This week Craven Allen is showing ceramics and paintings and at the Durham Arts Council are three very different painting shows. Craven Allen’s exhibition space is beautifully arranged with Brad Tucker’s pottery seemingly floating on their glass shelves against the bright greens and yellows of Linwood Hart’s paintings.
When I write a column, it’s a careful dance.
When you think of summer produce, which vegetable or fruit first comes to mind? Corn? Watermelon? Tomatoes?
I'd wager that Swiss chard isn't anywhere in your top 10 ... or even your top 20.
Swiss chard zipped across my radar when my CSA (community supported agriculture) box arrived the other week. Inside was a big bag filled with chard and all its colorful stems; yellow, pale green, magenta and red. Chard's leaves look like spinach, only larger.
Art can be a powerful voice against evil, social injustice and corruption.
My kitchen sensai, Chef Chrissie, has taught me many things.
I’ve done it a total of three times.
The first time was like being flung out of a giant slingshot. The next two were more gentle and gradual. The final time it lasted six hours.
Many people do it alone, but being a novice I always did it with another person.
Right now I have eight medium-to-large zucchini in my refrigerator just waiting for me to decide their ultimate fate. Why? I joined Maple Spring Gardens CSA (Community Supported Agriculture) in Cedar Grove, this spring.
Two shows as different from each other as found objects are from archival papers ordered from Japan are about to close. At the Scrap Exchange are the small tabletop sculptures by Christopher Kearney. At Light Art + Design are works on paper by Ippy Patterson and Leigh Suggs. Check them out if you can. In any event not only is the art a treat, but each gallery has important business news to report.
Q. I have been experiencing an embarrassing anal itch for two months. My physician doesn't seem interested beyond prescribing lotions that don't do much after the first few minutes.
“They’re either going to be amazing or a horrible, horrible failure”.
Chances are the camera Frank Myers uses is a direct descendent of one made by Kodak and, if not the camera, then his film is. Myers’ show of local musicians performing around the Triangle is all about the local jazz scene and the non-profit Art of Cool Project. The Kodak references have been fueled by an exhibit at the Center for Documentary Studies on the role the Eastman Company played in putting a camera in almost every hand in the country.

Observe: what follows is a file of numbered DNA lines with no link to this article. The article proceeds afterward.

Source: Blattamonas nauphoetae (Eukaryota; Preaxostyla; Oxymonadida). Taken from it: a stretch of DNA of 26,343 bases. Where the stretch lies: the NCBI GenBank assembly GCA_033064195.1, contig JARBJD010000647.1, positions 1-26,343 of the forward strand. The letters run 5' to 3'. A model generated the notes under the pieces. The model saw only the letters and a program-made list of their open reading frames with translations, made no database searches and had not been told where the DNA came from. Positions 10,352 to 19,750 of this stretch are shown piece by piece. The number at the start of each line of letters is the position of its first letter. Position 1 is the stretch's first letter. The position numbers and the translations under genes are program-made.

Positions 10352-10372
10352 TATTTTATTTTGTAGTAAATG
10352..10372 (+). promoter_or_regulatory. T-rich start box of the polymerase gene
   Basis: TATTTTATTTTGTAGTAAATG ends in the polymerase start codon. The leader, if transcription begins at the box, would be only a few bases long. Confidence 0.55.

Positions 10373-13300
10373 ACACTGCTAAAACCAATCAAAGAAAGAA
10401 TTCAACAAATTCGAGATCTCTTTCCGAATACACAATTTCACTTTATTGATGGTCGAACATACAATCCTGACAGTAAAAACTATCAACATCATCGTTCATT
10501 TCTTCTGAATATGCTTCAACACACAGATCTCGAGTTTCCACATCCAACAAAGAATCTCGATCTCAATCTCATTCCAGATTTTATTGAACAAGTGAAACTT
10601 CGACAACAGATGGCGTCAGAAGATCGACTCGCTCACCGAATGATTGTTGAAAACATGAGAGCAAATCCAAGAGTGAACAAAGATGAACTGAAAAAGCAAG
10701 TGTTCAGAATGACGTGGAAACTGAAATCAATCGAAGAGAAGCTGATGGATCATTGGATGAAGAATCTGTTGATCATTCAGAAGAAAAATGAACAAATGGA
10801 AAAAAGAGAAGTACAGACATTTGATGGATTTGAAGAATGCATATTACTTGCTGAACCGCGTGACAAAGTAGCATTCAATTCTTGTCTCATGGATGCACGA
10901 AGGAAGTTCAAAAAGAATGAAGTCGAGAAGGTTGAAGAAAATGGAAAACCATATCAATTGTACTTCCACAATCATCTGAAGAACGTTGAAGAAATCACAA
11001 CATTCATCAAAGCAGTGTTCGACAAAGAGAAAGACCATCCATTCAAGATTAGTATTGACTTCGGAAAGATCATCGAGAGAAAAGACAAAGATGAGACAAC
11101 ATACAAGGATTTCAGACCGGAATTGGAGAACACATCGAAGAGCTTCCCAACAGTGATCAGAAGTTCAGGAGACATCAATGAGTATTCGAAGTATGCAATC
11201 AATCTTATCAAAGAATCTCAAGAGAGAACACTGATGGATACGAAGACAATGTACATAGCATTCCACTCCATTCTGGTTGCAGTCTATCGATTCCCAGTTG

Lisa McCarty, the 2013-14 CDS exhibitions intern, mined a cache of advertisements from the Wayne P. Ellis Collection of Kodakiana and the J. Walter Thompson Company Domestic Advertisements Collection, which are part of Duke’s collection of Sales, Advertising & Marketing History, to put together a fascinating story about invention and advertising and how a costly and unwieldy pursuit of image making was turned into an inexpensive and easy matter.
Q. I am writing to tell you how your advice helped solve a near tragedy. My husband and I were recently on a trip to Mongolia in a very remote location when he hit his leg on the sharp corner of a metal wood stove. He takes the anticoagulant warfarin, so the bleeding was horrific.
Two men and a gift of more than 480 works of art; this is the heart of the new exhibition at the Ackland Museum. Joseph F. McCrindle (1923-2008) amassed hundreds of art objects during his lifetime and gave them to large and small institutions all over the country, including the Ackland. Many were given because of personal friendships.
Q. Is it possible to overhydrate? When I was growing up, no one carried a bottle of water around. Now it seems as if everyone is constantly sipping bottled water throughout the day.
When I told Petey that I thought I’d write this piece about my new preparation for potatoes, he said they definitely deserve their own column.